Sometimes I come across an article that talks about people wanting to do more with their lives and the author, uncomfortable with this yearning, chooses to mock it rather than understand it. For wanting to do good, for wanting to have impact, for wanting to bring some beauty to the world, these people (we) are chastised.
“Special snowflakes” they say. “Don’t understand the real world,” they say. “Of course you hate it; that’s why it’s called ‘work’.”
The rhetorical device seems to be to divide the world into “prodigies” (who play Carnegie Hall at 7 years of age or get their Ph.D.’s at 16) and “everybody else”. Since you’re not a Prodigy, there’s nothing special about you at all. (1) No matter what skills, talents, and accomplishments you have, you are not entitled to celebrate and honour your deep yearnings. It is absurd for you to have desires for more than a house in the suburbs and a mediocre job pushing useless pieces of paper. Arrogant to imagine that you have, burning in your heart, a Great Work. Even more so to conclude that you should do something about it.
In fact, in this economy you should consider yourself lucky to have that boring job doing something that you suspect might not be entirely useful or ethical. You could be serving coffee.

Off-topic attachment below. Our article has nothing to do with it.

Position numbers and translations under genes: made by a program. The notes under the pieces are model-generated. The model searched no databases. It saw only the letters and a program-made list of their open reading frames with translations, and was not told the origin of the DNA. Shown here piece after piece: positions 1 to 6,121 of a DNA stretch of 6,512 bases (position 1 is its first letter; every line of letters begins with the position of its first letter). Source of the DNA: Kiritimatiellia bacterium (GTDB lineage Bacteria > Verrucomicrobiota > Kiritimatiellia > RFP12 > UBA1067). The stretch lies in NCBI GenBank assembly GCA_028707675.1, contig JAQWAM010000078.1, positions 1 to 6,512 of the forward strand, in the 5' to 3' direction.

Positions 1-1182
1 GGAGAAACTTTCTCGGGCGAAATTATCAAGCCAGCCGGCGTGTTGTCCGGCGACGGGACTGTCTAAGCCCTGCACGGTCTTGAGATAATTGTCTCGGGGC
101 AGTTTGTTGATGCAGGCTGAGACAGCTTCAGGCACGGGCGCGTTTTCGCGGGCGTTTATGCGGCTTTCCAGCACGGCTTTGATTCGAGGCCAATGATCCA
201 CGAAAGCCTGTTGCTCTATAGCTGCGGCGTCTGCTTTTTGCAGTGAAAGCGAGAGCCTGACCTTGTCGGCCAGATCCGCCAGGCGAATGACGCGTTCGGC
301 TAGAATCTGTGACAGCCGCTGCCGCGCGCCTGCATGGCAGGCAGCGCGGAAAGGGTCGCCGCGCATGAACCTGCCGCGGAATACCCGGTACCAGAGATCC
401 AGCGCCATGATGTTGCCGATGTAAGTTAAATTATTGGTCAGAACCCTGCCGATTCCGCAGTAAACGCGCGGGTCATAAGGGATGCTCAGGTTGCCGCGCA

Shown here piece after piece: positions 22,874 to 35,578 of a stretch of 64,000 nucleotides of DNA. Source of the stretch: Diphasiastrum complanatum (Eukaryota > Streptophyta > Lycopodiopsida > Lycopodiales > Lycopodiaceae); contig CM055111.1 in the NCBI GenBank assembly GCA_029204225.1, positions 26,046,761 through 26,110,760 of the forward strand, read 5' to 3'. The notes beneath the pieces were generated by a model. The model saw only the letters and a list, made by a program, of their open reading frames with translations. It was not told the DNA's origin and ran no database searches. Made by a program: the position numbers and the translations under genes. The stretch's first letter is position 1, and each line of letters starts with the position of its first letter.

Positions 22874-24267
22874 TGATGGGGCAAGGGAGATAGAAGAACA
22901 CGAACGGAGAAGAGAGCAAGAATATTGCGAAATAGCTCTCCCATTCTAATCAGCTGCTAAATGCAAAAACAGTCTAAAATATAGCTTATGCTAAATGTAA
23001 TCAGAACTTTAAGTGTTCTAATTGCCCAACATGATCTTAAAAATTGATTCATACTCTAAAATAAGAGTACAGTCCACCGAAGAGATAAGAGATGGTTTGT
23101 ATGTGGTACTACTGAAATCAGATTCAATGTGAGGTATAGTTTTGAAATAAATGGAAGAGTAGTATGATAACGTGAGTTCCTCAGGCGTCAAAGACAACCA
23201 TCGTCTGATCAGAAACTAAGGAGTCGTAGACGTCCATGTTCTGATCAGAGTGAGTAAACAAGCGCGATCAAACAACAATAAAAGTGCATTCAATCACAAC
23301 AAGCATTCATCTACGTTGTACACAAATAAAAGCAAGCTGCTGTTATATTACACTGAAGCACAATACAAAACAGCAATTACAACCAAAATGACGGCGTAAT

These words, however well meant, are not benign. Let us allow that they may be well meant, that the writers could perceive our discomfort as a problem that could be addressed if only we would learn to Accept our Lot in Life. It is the prescribed solution, after all. Yet this does not add to the beauty in the world. Instead, snake-like, it sneaks inside our heads and becomes the voices of doubt.
Having come to a point where we could have freedom, we cannot perceive it.
This is how the system maintains itself. The awesome are tamed. The wild are made servants of the domestic, disciplined by the voices in their heads. Growth is directed, we become espaliers, creeping along the wall, yet knowing in our bones that a third direction exists. The intellect is trained upon other people’s problems, curiosity directed towards the trivial, and the Big Problems languish, because everybody who recognizes them is convinced that they, personally, are too small to do anything about them.
They’re wrong about you.
Yet a moment of caution… being secretly awesome, knowing about the third dimension, doesn’t mean you are better than those around you. It can be so frustrating to watch… because deep down you know… they’re secretly awesome too. They just might not have heard the whispers insistently demanding that they stretch just… one… branch skyward.
And the heartbreaking moment, the one that is hard to look at is this: the girl on the floor of the Bangladesh sweatshop who dreams of nothing more than a chance to work at the sewing machines instead of the clippers… she has this in her, too.
1. If you are a prodigy, you’re still welcome here. We promise not to fawn over you, or to imagine that your life is carefree and perfect. We will treat you, in other words, as a human being.